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Ryan Craig Stevens v. Carolyn W. Colvin

March 29, 2013

RYAN CRAIG STEVENS,
PLAINTIFF,
v.
CAROLYN W. COLVIN, COMMISSIONER OF SOCIAL SECURITY,
DEFENDANT.



The opinion of the court was delivered by: Barbara A. McAuliffe United States Magistrate Judge

ORDER REGARDING PLAINTIFF'S SOCIAL SECURITY COMPLAINT AND DENYING PLAINTIFF'S REQUEST FOR COURT ORDER (Docs. 20, 27)

BACKGROUND

Plaintiff Ryan Stevens ("Plaintiff") seeks judicial review of a final decision of the Commissioner of Social Security ("Commissioner" or "Defendant") denying his application for disability insurance benefits pursuant to Title XVI of the Social Security Act.*fn1 The matter is currently before the Court on the parties' briefs, which were submitted, without oral argument, to Magistrate Judge Barbara A. McAuliffe.

FACTS AND PRIOR PROCEEDINGS*fn2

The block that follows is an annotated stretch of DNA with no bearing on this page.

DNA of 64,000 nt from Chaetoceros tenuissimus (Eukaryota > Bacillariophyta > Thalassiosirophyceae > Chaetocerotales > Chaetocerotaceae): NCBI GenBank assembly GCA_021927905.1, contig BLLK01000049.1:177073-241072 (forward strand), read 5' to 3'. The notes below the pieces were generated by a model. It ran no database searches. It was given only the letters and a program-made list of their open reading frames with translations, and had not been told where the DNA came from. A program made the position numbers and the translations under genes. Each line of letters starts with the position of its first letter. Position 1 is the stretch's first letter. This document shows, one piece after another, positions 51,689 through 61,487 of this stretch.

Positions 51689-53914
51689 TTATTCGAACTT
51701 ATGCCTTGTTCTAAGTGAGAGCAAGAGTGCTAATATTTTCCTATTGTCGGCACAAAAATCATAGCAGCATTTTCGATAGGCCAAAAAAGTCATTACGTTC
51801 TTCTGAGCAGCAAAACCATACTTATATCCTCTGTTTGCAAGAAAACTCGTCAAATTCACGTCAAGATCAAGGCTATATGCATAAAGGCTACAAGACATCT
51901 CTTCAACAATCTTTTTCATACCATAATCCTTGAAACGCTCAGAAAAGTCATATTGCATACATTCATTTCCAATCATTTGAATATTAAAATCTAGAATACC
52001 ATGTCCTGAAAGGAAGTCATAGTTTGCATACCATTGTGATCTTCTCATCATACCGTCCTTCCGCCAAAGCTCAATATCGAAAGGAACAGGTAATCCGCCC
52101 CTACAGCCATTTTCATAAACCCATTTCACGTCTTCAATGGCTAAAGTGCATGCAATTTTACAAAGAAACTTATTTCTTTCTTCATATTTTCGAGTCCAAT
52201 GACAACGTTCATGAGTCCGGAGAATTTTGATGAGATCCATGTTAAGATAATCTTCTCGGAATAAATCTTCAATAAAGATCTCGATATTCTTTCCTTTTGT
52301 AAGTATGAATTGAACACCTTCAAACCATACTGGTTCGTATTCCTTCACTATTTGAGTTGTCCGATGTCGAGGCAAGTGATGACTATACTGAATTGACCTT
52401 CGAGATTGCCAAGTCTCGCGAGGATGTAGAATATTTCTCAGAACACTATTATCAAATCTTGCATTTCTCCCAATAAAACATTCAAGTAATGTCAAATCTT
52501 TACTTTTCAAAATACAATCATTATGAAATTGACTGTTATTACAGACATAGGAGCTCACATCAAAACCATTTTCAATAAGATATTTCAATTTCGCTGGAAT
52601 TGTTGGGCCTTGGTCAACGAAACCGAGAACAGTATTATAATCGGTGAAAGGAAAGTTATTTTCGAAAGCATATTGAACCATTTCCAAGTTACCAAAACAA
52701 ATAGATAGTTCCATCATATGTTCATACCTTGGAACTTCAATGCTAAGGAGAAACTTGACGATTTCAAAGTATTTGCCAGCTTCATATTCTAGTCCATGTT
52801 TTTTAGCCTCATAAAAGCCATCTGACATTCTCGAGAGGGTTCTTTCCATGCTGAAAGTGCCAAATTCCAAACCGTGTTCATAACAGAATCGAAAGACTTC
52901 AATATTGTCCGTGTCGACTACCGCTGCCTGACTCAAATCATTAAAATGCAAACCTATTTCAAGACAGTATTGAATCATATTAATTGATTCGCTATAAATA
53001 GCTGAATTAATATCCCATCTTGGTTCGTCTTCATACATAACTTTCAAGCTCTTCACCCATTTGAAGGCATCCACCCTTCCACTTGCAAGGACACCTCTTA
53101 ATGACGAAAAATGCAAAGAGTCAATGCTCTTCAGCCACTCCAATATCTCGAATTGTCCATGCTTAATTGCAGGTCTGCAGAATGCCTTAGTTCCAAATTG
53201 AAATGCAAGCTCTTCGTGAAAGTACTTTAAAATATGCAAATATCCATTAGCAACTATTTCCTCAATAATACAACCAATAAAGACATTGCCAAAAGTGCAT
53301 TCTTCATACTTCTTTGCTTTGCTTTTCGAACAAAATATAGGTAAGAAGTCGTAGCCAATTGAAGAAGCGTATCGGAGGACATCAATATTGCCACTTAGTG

Plaintiff filed an application for benefits on June 3, 2007, alleging disability beginning June 28, 2006. AR 169-172, 182-183. Plaintiff's application was denied initially and on reconsideration. AR 93-103. Plaintiff failed to timely file a notice to appear before an Administrative Law Judge (ALJ), but showed good cause, and the agency set a hearing for July 29, 2009. AR 43-60, 104-110. On July 29, 2009, Plaintiff appeared before ALJ Robert Milton Erickson for a preliminary hearing. AR 43-60. On April 21, 2010, a second hearing was held before ALJ Benjamin F. Parks. AR 43-88. ALJ Parks subsequently issued an order denying benefits on June 18, 2010, finding Plaintiff was not disabled. AR 21-30. This appeal followed.